The king took the bread from his eldest son, examined it closely and threw it out forth with. He took the loaf from the second son and acted like wise. But when Prince Ivan handed him his bread, the king was so delighted he exclaimed, “Now this is bread fit to grace the royal table!”

At once he invited his three sons to bring their wives to a banquet that very evening.

Once more Prince Ivan returned home sad and mournful. And the frog-wife met him at he door, enquiring, “Was your father not content?”

“He was delighted,” said Prince Ivan. “But now he wishes us to dine at the palace tonight. How can I show you to the royal guests?”

But the frog replied, “Do not grieve, Prince Ivan. Go to the banquet alone; I shall follow later. When you hear thunder, do not be afraid; and if they ask you what it is, say: That is my frog-wife coming in her carriage.”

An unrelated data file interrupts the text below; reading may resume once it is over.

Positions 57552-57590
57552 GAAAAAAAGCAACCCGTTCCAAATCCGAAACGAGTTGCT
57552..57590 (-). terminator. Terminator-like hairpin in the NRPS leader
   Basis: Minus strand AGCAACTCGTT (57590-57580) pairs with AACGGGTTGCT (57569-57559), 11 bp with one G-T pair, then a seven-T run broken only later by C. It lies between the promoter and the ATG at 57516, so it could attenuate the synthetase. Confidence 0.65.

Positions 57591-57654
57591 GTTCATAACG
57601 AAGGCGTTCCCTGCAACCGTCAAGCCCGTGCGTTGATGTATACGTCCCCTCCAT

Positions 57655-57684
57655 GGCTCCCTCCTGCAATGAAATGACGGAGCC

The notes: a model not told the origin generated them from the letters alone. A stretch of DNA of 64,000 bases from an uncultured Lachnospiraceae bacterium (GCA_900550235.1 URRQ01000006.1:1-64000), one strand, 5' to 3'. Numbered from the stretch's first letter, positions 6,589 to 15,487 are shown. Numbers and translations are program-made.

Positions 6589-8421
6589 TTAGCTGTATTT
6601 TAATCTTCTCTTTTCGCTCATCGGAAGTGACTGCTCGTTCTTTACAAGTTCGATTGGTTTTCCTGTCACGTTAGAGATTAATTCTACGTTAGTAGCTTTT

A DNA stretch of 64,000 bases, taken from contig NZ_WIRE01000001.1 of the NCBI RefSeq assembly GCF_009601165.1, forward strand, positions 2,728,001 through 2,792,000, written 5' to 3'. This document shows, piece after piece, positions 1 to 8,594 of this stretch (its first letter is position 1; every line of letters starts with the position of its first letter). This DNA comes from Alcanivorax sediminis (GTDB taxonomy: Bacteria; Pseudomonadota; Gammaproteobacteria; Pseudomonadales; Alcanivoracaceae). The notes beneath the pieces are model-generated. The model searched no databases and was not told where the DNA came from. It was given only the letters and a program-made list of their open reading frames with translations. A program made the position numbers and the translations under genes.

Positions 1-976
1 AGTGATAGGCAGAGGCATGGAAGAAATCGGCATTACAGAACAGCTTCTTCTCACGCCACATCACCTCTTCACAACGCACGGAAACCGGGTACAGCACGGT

So Prince Ivan went to the banquet by himself, and his brothers came with their wives dressed in all their finery. “Why are you alone?” his brothers mocked him. “You could surely have brought your fine wife in a box. Wherever did you find such a beauty? You must have searched all the swamps for her.”

The king with his sons, their wives and all the noble guests sat down to dine at the white-clothed oaken tables. All of a sudden, as they were about to start their meal, they heard loud thunder and the whole palace shook and trembled.

The guests were much alarmed, but Prince Ivan calmed them, “Do not be afraid, good people. That is my frog-wife coming in her carriage.”

At that moment a golden carriage drawn by six white horses arrived at the palace, and out of it stepped Vassilisa the Wise. Her blue silk gown glitered with stars and on her golden hair she wore a bright crescent moon. Her beauty was greater than tales can tell or wods can relate. She took her husband's arm and led him to the white-clothed table.

The king was charmed with the Frog Princess's grace and beauty; her learned words enchanted all the guests. Her sisters-in-law looked on in envy, eager to copy her every move. They noticed that, after picking the roast swan bones, she slipped them into her right-hand sleeve and, after drinking the wine, she poured the last few drops from the goblet into her other sleeve. They did likewise.

To be Continued